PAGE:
My Heater Died! What Do I Do?

Waking up to sub-zero temperatures in your home puts a damper on anyone’s morning. After checking the power and the thermostat, you could find that your heater has gone kaput. Not only is a broken heater a huge inconvenience, it’s potentially dangerous. Even if temperatures have not yet dipped to freezing, heater issues need to be addressed immediately. The following are some basic troubleshooting tips when your heater dies. In most cases, for safety reasons, contact a professional for assistance.

What To Do If Your Heater Dies

Start Simple
Once ruling out the thermostat and confirming your home hasn’t lost power, you can move on to other potentially easy fixes. Check circuit breakers for a blown fuse and look if the furnace’s power switch is turned on. Gas valves also should be checked. If the furnace’s filter is clogged with dust and debris, it can cause the unit to lose power.
Next, you can check for any blockages causing the furnace to fail. This is a common occurrence, especially if you have yet to turn on the heat for the season. For instance, if animals or debris blocks the chimney flue, the furnace won’t operate. Blocked exhaust vents and intakes cause similar issues. Ductwork should be examined too to check for any leaks or blockages.

When You Need A New Heater
In some cases, the heater is no longer viable. Furnaces usually reach retirement age by 20 years depending on how well the unit was maintained. You don’t want to continuously pour money into a dying heater. A simple rule of thumb to follow: if repairs cost more than 50 percent of a replacement furnace, buy a new unit. In the long run, the repair may act as a money-saver. Newer furnaces are highly efficient and dramatically cut home heating costs.

When hiring a contractor, don’t automatically go with the lowest bidder. A rock-bottom price may reflect a cheap, ineffective unit and poor installation. Discuss your budget with a contractor and ask for his brand recommendation. When choosing a new furnace, he can discuss the pros and cons of each type.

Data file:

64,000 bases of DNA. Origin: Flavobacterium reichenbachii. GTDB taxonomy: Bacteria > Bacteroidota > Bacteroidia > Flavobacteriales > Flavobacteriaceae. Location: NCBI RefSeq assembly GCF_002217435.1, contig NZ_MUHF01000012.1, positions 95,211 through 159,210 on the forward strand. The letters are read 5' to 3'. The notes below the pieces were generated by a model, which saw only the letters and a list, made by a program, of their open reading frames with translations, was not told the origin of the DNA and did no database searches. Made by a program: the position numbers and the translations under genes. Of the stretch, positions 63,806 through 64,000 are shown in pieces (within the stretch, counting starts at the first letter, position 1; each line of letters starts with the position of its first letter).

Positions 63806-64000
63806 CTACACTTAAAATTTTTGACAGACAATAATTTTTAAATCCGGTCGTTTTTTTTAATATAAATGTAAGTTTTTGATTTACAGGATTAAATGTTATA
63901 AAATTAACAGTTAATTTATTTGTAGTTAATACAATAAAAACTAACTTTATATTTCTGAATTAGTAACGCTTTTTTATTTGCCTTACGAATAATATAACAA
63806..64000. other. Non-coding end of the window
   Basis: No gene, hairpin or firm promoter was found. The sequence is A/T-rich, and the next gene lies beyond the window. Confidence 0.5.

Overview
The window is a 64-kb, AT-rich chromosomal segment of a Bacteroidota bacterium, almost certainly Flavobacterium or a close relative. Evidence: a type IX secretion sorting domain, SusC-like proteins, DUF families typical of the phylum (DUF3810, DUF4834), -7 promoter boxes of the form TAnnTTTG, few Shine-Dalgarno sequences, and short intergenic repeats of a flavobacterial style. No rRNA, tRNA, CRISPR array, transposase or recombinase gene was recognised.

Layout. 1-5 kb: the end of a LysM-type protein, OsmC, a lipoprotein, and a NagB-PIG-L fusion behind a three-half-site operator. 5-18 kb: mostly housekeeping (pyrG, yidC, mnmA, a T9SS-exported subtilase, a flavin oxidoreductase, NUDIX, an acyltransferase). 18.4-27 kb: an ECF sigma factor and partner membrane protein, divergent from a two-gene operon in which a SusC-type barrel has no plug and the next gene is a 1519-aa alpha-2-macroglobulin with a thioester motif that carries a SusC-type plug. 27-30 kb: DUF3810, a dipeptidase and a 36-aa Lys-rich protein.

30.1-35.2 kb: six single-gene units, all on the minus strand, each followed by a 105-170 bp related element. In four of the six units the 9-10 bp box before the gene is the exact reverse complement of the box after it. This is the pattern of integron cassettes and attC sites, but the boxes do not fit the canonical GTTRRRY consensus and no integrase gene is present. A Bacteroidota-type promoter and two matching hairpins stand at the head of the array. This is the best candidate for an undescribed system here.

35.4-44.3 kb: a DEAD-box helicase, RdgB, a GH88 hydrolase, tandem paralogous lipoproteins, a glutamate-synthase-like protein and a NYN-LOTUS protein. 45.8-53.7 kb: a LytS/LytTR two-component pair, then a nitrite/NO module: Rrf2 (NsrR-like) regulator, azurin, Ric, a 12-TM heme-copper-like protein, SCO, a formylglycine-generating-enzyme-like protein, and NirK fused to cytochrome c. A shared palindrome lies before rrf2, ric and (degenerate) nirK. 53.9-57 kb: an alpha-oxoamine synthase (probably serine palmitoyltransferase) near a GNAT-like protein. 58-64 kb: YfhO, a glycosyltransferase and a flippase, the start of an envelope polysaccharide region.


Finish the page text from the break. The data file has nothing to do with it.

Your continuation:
One surprise during the bidding process you may come across is the size furnace required for your home. Older furnaces were larger while newer brands are smaller, but more efficient. Carefully weigh your decision when choosing between a high-efficient and super high-efficient furnace. Super high-efficient heaters have complexities that make them costly to repair. Scrutinize warranty information to ensure you’re protected.

Other features to consider when getting a new heater is the type of blower installed. Options include a single-stage or two-stage blower and the speed of the blower. Two-stage blowers have different heat settings and help maintain a consistent home temperature. Single-stage blowers operate on full blast until desired temperature is reached. Similarly, variable speed blowers are typically preferred over standard two-speed models. Variable speed blowers adjust the speed of air circulation while two-speed furnaces have a single speed for heating and a single speed for cooling.

Even if your heater dies in the middle of the coldest winter on record, don’t take chances with your family’s safety. Never build a fire inside unless you have a fireplace or wood-burning stove. Avoid using the oven to heat your home when the furnace dies. A propped open oven door is a dangerous accident waiting to happen.

Evacuate the property immediately if you smell gas. Faulty furnaces could cause dangerous gas
leaks. Call emergency personnel to evaluate the situation further.

Carbon monoxide poses a risk to human health when a heater dies. Note any symptoms of carbon monoxide poisoning within your family: nausea, unexplained headaches, dizziness, and difficulty breathing. To prevent potentially fatal carbon monoxide poisoning, perform regular maintenance checks on your home detectors.

Don’t feel left out in the cold this winter season. Give the specialists at Delta Heating & Cooling a call today at (919) 576-2426. Our family-owned and operated HVAC firm services clients throughout the Raleigh, North Carolina. If your heater is experiencing any problems this winter, don’t hesitate to contact us for prompt and reliable service.